Around the world, there is sharp reaction to the crackdown in Cairo. In Egypt, there is a month-long state of emergency and a nightly curfew. Egyptian riot police moved against supporters of ousted President Mohamed Morsi in the early hours today. Armored vehicles, helicopters and bulldozers moved on the camps to clear protesters out of two encampments in the capital city. Witnesses describe it as a bloodbath.

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Middle East
5:17 am
Tue August 13, 2013

Syrian Refugee Camp Grows To The Size Of A Small City

Originally published on Thu August 15, 2013 7:59 am

Transcript

DAVID GREENE, HOST:

Certainly one big focus for John Kerry and the Obama administration is the conflict in Syria which continues to rage on. Diplomatic efforts to solve it remain at a stalemate. And as the fighting goes on, refugee camps have become difficult to manage. Getting aid into the country is an even bigger challenge.

NPR's Michele Kelemen contacted several aid groups to see how they're trying to reach millions of Syrians in need.

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National Security
5:09 am
Sat August 10, 2013

Kerry, Hagel Aim To Ease U.S.-Russian Tensions

Russian Foreign Minister Sergei Lavrov, left, and Defense Minister Sergei Shoigu, right, walk to their news conference at the Russian Embassy in Washington on Friday.
J. Scott Applewhite AP

Originally published on Sun August 11, 2013 7:43 am

Secretary of State John Kerry and Defense Secretary Chuck Hagel met with their Russian counterparts for talks in Washington on Friday, aiming to repair strained relations with Moscow.

President Obama snubbed Russian President Vladimir Putin on Wednesday when he called off plans to go to Moscow next month for a one-on-one summit. He was reacting to Russia's offer of temporary asylum to NSA leaker Edward Snowden.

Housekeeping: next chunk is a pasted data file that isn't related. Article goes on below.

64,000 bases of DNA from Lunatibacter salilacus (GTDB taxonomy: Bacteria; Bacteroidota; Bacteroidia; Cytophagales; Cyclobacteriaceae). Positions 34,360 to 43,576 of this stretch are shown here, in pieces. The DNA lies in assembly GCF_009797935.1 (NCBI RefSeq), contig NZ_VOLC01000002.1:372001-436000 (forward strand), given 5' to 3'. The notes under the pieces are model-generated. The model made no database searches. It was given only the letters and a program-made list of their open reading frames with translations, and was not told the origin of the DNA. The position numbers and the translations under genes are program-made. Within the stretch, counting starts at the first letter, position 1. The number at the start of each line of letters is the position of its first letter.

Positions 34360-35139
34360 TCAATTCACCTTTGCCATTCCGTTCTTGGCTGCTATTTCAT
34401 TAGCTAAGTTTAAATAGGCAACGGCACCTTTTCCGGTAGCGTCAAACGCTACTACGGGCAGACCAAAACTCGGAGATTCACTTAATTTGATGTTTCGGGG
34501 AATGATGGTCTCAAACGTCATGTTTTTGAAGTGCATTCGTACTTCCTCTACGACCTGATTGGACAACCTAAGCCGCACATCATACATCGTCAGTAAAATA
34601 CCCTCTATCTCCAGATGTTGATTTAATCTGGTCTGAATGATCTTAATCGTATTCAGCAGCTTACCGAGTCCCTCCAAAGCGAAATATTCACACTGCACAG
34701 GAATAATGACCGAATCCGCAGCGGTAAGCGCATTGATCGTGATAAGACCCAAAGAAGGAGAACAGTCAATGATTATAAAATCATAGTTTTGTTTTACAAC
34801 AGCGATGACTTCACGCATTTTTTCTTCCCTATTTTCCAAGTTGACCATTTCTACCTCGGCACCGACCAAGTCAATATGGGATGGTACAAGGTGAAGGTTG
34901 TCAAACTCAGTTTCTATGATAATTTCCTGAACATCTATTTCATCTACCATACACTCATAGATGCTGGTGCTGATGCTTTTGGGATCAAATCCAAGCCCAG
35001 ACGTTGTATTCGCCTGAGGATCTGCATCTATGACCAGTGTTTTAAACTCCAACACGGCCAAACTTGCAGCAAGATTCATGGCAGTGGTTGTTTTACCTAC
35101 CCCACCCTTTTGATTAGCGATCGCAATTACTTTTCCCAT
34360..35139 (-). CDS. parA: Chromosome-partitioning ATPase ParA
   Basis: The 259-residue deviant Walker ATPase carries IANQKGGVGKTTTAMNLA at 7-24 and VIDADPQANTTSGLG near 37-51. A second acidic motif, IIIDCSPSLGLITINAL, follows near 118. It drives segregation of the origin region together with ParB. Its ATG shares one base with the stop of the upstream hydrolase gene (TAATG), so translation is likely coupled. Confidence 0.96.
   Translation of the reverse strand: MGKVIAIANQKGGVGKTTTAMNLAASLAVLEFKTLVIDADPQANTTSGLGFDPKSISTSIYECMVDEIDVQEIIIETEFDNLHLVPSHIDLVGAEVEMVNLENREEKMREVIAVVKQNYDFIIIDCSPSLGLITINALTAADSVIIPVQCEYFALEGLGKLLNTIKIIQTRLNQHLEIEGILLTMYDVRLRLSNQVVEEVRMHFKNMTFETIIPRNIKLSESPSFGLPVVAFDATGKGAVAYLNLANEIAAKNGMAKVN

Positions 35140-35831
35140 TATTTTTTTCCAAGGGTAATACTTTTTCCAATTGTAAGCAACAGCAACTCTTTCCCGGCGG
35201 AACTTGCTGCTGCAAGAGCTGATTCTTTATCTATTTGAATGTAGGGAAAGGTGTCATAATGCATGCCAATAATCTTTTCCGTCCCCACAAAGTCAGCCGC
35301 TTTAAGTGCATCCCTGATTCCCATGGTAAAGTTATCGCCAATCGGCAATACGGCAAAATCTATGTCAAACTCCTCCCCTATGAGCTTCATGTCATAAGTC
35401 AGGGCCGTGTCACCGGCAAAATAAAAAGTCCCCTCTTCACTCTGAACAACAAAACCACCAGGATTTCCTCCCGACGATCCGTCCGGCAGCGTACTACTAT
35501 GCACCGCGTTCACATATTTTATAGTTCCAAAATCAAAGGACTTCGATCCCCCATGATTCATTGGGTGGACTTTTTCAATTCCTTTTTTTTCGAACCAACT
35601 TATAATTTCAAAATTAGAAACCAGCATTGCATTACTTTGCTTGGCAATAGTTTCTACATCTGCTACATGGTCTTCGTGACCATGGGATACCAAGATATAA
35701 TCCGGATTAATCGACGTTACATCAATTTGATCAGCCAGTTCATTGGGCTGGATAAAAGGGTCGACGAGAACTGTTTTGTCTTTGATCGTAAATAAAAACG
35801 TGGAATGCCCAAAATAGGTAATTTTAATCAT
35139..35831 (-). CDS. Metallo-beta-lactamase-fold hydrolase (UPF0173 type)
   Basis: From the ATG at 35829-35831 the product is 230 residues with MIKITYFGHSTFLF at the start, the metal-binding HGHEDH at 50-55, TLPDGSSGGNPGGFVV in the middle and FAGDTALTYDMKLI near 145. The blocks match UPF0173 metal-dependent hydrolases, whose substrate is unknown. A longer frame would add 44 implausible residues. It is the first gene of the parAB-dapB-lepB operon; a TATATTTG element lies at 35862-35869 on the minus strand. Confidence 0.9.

But on Friday, the diplomats seemed eager to show that the dispute is not some new sort of cold war.

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Europe
4:31 pm
Wed August 7, 2013

Cancellation Of Putin Meeting Highlights U.S.-Russia Tensions

Originally published on Fri August 9, 2013 7:21 pm

Transcript

AUDIE CORNISH, HOST:

From NPR News, this is ALL THINGS CONSIDERED. I'm Audie Cornish.

MELISSA BLOCK, HOST:

And I'm Melissa Block.

President Obama has canceled a planned summit with Russian President Vladimir Putin. The decision comes not long after Russia announced it was granting temporary asylum to Edward Snowden. He faces charges in the U.S. that he leaked secret documents on government surveillance programs. As NPR's Michele Kelemen reports, today's reversal is just the latest sign that U.S.-Russia relations are not in a good place.

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National Security
11:33 am
Sun August 4, 2013

Snowden Case Illustrates Decline In U.S.-Russia Relations

President Obama met with Russian President Vladimir Putin in Northern Ireland in June.
Evan Vucci AP

Originally published on Sun August 4, 2013 6:38 pm

U.S.-Russia relations hit a new low this week, when Moscow ignored U.S. requests and gave temporary asylum to a man who leaked classified documents on U.S. government surveillance programs.

Many in Congress are complaining that the Edward Snowden case is just the latest example of how the Kremlin is thumbing its nose at the White House.

The Obama administration famously reset relations with Russia when Dmitry Medvedev was president. But now that Russian President Vladimir Putin is back in the Kremlin, it seems to be having a more difficult time.

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World
5:19 pm
Fri August 2, 2013

U.S. State Department Cautiously On Alert

U.S. embassies and consulates throughout the Muslim world will be closed on Sunday and possible for longer. The State Department says it is taking the step "out of an abundance of caution" and wouldn't say if they are receiving direct threats. Members of Congress say there are concerns about an al-Qaida-linked attack. Last year, the U.S. ambassador to Libya was killed in Benghazi, along with three other Americans. At that time, there were also violent protests at U.S. embassies in Cairo and Tunisia.